May 8, 2017 at 11:53 am

    What is more attractive about the Mirror Universe is it’s Dark Gritty and Real and the Terran Empire is so cool, they are Evil Backstabbers they don’t make peace they conquer and rule with an iron Fist I really hope CBS is reading this and taking notes cause I would love a Mirror Universe series in the Future.

  2. Angrycat

    August 22, 2019 at 8:31 pm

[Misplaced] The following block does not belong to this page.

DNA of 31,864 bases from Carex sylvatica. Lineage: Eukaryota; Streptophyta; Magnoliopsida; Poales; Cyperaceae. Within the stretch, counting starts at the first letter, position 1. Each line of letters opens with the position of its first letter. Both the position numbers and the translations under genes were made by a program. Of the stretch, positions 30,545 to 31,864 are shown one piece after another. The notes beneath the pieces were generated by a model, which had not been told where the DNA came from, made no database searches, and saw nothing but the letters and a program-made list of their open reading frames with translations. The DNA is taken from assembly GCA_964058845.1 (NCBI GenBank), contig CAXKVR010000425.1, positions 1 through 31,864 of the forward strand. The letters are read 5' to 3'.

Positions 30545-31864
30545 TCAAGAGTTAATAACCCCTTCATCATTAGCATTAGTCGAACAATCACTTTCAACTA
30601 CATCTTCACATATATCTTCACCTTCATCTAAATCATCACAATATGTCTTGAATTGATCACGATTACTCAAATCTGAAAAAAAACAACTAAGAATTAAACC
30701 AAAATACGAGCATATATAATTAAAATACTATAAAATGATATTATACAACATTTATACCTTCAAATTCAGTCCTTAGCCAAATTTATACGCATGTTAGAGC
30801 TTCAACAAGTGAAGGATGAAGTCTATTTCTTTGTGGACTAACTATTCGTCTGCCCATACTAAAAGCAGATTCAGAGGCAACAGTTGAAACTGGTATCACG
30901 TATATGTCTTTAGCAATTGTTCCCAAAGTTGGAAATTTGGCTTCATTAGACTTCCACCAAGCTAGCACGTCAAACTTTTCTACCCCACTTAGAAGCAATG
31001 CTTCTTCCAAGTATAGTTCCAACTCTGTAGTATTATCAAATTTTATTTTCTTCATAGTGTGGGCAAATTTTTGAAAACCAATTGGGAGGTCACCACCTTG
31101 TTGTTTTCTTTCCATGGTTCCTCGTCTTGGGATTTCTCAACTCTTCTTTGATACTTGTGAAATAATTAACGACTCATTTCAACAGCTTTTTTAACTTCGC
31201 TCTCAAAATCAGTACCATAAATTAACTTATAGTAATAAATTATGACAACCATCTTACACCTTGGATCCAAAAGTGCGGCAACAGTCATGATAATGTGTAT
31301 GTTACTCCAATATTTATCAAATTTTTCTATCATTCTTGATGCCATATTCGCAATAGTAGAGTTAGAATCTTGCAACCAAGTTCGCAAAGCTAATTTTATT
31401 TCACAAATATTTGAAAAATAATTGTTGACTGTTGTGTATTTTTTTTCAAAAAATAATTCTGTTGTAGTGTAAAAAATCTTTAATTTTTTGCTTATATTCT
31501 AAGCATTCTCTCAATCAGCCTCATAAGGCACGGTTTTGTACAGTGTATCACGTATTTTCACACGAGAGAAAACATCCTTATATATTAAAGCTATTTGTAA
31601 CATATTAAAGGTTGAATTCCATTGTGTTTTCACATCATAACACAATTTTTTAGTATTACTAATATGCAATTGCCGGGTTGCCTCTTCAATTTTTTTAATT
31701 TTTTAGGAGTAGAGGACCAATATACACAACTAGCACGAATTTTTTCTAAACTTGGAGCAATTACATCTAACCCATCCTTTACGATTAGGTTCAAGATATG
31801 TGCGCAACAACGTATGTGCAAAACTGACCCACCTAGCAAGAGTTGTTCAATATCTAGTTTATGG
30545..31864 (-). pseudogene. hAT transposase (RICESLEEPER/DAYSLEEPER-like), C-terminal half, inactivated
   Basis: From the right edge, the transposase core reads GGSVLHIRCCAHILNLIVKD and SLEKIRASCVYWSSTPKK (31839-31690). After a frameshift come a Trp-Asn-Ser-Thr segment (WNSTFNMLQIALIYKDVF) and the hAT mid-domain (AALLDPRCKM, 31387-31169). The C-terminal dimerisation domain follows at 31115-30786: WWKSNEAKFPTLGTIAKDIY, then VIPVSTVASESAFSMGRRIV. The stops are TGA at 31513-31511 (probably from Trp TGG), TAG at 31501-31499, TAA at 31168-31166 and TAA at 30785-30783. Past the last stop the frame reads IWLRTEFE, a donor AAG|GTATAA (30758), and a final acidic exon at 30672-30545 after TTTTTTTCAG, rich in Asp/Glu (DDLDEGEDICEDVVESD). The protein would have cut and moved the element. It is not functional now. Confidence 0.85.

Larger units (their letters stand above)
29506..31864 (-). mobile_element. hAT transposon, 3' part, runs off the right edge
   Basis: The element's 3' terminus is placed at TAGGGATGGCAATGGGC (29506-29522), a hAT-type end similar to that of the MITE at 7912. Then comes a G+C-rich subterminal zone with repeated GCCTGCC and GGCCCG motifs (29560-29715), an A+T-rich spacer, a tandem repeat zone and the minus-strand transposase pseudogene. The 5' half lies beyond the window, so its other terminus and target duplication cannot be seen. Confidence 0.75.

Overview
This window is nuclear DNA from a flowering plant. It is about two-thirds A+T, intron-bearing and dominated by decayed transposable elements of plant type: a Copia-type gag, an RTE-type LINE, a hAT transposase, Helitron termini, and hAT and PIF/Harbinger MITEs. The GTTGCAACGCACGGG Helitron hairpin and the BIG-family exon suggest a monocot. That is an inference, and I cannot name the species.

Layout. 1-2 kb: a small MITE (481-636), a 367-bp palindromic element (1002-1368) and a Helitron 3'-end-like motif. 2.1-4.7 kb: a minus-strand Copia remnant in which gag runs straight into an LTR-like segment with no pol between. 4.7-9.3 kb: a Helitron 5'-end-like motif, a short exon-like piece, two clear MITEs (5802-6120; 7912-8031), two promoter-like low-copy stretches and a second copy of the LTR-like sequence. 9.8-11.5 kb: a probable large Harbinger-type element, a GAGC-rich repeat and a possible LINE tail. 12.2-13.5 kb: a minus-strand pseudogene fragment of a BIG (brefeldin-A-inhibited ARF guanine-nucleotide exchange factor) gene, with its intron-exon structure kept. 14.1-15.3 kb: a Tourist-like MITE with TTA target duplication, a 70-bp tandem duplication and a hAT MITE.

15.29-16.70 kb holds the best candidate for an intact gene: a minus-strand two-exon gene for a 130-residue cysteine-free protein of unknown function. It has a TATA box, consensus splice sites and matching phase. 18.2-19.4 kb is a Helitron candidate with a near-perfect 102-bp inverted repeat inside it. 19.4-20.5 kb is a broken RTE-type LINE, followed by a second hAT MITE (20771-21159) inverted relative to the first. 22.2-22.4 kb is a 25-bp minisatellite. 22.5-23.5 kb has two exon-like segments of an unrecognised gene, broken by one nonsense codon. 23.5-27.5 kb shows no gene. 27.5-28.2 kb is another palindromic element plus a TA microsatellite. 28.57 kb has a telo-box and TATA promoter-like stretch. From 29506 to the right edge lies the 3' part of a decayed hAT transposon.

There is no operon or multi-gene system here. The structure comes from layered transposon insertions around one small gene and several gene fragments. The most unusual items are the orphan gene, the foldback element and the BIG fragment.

I’m sick of Star Trek’s infernal abuse of the time device in story plots. Look if we wanted to get down real Einstein technical about it, time and space are a constant reality you can’t really physically move through a universe without some form of time passing meaning time and space are interwoven. Time travel in Trek was a two trick pony ride, although it was almost always labeled time travel in some awkward way it was actually more along the lines of traveling into parallel worlds. Thus what Gene masterfully coined the “mirror universe” because calling it a parallel world or evil twin universe just wouldn’t catch on. I think “Back to the Future” nailed it much better, time wasn’t some random event occurring spontaneously. The great doc even laid it out in detail how there are many versions of realities happening right now how it could be used as a constant or split into different directions. In Trek we simply got shown time as an uber mystical force like Star Wars. The possibility to run across an evil twin universe is in fact on a ratio of Quintilian’s, you would in fact be running dice scenarios of epic magnitudes in order to land on an evil you universe. Assuming we remove the time machine from the plot altogether. I would say the statistical probability for random time travel happening is next to zero. This is what bugs me about Trek, Federation ships were never equipped with a flux capacitors.